After living in our first little Milwaukee home for eight years we were out for a Sunday drive, came upon some open house signs, toured a neat house, made an offer, and bought it a few days later. It was a quick closing, and we did a "bridge loan" for the down payment. We moved, cleaned up the little house, and listed it empty. It took about six months to sell.
Several years later Craig took a new job in Texas, moved there by himself, and the kids and I stayed in Wisconsin until the house finally sold, about six months later.
When he was offered a job in California, I did not want to repeat the separation, so we again emptied the house, put it on the market, moved to California, and used a bridge loan to buy our next house.
The Texas house took about eight months to sell.
Selling our first California house presented no problems because it was in the path of a new freeway, and the state bought it from us.
So here we are again. Technically, we moved out of the house about five months ago. The furniture and a lot of our personal things stayed, but we've been living in the Alfa either on trips or up the hill in the driveway.
When we returned from our Christmas trip, we knew we would never be moving back into it, and it was time to get rid of everything. We decided on not having a storage unit a long time ago.
I can honestly say that we have worked very hard every day since our return and are almost finished. It has been a bit emotional and very stressful at times. Although I've been trying to get rid of things for the last three years, there were still lots of little collections to sort through.
- The big junk drawer in the kitchen,
- The three little junk drawers in the kitchen that I had emptied, but had somehow refilled themselves.
- Top dresser drawers.
- Closet shelves.
- Boxes in the attic.
- The closet in my former studio, which once emptied of art materials became a deposit place for many other things.
- The huge mound of stuff I had gotten rid of by putting it into boxes in one of the five garage spaces on the property.
- Craig's tool and workshop garage.
- Drawers, drawers, and more drawers!
Craig had his work cut out for him as well. He had to make final decisions about his tools, and sell his high end audio system.
Considering our location, and the unpredictability of the weather, we rejected going to the flea market or having yard sales or an estate sale. Craigslist and Ebay are a crapshoot, and not a good way to get rid of all the small stuff, and the worn out furniture.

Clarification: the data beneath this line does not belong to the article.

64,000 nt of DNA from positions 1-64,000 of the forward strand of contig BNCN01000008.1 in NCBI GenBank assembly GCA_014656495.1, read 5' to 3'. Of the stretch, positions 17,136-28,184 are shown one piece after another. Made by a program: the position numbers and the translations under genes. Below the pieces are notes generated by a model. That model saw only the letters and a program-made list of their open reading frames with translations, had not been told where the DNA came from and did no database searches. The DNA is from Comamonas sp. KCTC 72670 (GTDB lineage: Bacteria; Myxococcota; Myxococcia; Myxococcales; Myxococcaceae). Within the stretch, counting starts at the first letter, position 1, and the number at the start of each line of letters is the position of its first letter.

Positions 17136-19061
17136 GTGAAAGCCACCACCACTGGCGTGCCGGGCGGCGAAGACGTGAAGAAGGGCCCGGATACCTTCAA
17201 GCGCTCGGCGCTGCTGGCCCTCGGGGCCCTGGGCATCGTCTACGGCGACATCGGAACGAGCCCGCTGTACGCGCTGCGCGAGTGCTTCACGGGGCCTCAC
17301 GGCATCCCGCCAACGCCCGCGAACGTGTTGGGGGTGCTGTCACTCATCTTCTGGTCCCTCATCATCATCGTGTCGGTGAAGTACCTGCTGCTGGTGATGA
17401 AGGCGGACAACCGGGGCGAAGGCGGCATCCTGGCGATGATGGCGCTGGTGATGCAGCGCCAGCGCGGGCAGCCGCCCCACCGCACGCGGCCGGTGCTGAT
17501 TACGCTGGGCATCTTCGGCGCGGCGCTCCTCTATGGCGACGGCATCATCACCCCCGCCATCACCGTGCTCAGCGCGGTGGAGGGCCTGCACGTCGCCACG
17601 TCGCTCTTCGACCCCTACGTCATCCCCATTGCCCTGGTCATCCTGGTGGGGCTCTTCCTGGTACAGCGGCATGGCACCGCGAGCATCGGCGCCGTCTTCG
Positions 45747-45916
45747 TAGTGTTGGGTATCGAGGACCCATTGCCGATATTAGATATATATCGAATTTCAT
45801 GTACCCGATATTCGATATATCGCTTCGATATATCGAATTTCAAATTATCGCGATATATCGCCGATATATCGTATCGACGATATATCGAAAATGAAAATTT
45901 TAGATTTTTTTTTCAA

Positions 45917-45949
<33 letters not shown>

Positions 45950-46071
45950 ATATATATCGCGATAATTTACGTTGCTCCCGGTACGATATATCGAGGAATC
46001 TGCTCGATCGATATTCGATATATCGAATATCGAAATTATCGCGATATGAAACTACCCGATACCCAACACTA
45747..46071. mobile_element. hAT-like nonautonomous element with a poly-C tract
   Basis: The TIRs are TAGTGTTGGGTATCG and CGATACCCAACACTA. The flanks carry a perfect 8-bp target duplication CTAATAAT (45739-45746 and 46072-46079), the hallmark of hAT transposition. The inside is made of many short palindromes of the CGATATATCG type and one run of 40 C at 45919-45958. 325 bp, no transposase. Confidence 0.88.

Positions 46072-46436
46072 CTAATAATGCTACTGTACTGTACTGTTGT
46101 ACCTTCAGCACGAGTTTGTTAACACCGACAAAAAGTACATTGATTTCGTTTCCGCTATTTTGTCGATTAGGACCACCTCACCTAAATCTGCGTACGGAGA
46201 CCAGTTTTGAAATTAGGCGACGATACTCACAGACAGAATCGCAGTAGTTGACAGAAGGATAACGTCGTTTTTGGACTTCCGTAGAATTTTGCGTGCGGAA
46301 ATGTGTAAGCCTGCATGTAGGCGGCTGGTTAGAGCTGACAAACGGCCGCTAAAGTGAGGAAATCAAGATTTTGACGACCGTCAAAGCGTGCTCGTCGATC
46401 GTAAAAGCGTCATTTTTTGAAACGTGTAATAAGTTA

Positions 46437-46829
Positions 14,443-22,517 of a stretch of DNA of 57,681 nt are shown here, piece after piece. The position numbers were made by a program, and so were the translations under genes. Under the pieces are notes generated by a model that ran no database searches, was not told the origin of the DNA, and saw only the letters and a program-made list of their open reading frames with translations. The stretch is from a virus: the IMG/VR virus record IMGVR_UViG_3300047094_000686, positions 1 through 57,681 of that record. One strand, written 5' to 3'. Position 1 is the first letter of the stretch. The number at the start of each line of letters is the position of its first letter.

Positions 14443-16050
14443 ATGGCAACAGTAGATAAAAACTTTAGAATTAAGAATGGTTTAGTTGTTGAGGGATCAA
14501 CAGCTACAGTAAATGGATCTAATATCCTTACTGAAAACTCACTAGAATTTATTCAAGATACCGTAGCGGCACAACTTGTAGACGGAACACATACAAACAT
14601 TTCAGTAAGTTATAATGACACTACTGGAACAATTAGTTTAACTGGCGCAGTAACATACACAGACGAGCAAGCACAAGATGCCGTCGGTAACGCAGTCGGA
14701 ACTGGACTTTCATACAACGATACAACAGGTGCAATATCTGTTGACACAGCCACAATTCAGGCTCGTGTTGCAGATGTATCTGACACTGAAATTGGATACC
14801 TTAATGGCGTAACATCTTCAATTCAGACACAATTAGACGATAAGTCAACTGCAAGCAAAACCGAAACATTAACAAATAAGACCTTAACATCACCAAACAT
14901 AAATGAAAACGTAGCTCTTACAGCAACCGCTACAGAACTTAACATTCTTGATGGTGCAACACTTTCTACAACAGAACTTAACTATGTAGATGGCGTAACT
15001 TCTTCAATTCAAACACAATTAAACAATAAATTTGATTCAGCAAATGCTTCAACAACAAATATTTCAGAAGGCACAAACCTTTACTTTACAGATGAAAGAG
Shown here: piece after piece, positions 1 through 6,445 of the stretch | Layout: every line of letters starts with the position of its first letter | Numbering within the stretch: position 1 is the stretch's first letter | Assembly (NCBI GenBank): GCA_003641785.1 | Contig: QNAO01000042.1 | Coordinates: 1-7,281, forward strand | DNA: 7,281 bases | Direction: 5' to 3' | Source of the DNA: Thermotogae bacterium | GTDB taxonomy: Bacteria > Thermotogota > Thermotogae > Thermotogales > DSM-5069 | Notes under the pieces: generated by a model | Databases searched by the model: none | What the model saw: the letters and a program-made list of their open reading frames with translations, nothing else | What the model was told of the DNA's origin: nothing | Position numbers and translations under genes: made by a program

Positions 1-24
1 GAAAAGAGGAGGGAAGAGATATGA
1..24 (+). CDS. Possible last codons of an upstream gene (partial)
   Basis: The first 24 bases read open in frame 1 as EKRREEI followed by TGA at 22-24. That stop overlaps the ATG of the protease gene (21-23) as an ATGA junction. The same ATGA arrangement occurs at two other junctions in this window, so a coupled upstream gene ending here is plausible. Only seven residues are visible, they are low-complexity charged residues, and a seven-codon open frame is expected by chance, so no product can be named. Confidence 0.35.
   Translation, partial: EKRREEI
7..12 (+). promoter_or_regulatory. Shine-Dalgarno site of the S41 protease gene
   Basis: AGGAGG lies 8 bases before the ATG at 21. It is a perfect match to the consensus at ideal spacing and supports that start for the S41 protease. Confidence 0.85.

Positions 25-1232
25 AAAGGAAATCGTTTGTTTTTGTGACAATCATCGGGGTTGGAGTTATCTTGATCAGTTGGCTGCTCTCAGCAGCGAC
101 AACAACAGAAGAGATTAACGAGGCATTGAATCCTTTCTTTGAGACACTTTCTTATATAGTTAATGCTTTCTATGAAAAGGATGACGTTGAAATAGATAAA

So we decided to use John, an "estate liquidator", which is a fancy name for John the junk man! He is sort of a wholesaler to antique shops, a flea market vendor, and a cleanup man all in one. He came, looked things over and listened to our list of the few things we wanted, and gave us a price on the whole lot.
It was very little, but we had to keep in mind that it was the wholesale price on anything salable, minus the cost to remove it, minus the cost to remove and dump all the unsalable stuff.
He and a helper have been working for three days. All that is left are a few collections of things Craig and I have to look thru, some boxes of things we are storing in our daughter's attic: family pictures and tax records. (We're taking two years of tax forms along in the Alfa in case we need them.)
Personally I find this month has been very stressful, very sad, and very exciting, at different times and in different ways.
As he packed up my dishes, flatware, cutting boards, and pots and pans, I felt a bit of panic. I need those things! No, I don't. I have all I need in the Alfa and haven't wanted any of it for five months. Seeing my favorite comfy recliner loaded up on a trailer made me want to say: "Stop, I need that to sit in front of the fire on a cold winter 's night." Nonsense! I will be in Arizona, Texas, or Florida by next winter, and the only fire I will be sitting by will be a campfire with new friends.
Seeing the patio furniture being removed from the upper deck reminded me of the many summer dinners we have had up there. Now we will share our BBQs on a picnic table in a National Park.
The barstools in the kitchen are gone, the microwave is gone, the dining room table is gone, our bed is gone. The rooms are empty.
The house seems so big now that it's empty.
Next week we will be doing some heavy cleaning.
It is disgusting to see the dust that was behind the heavy furniture. I have a vacuum up in the Alfa that I can use.
But when it's done, the house will be ready and waiting for the next owner. We will be free to leave any time and not come back. Which is exactly what we want to do.
Four weeks at Camp Driveway has been long enough. Hitch-itch is developing.
Since we do not get very good TV reception here we have decided to drive down to San Diego again so we can enjoy a Super Bowl get together.
After that who knows ... Jello time!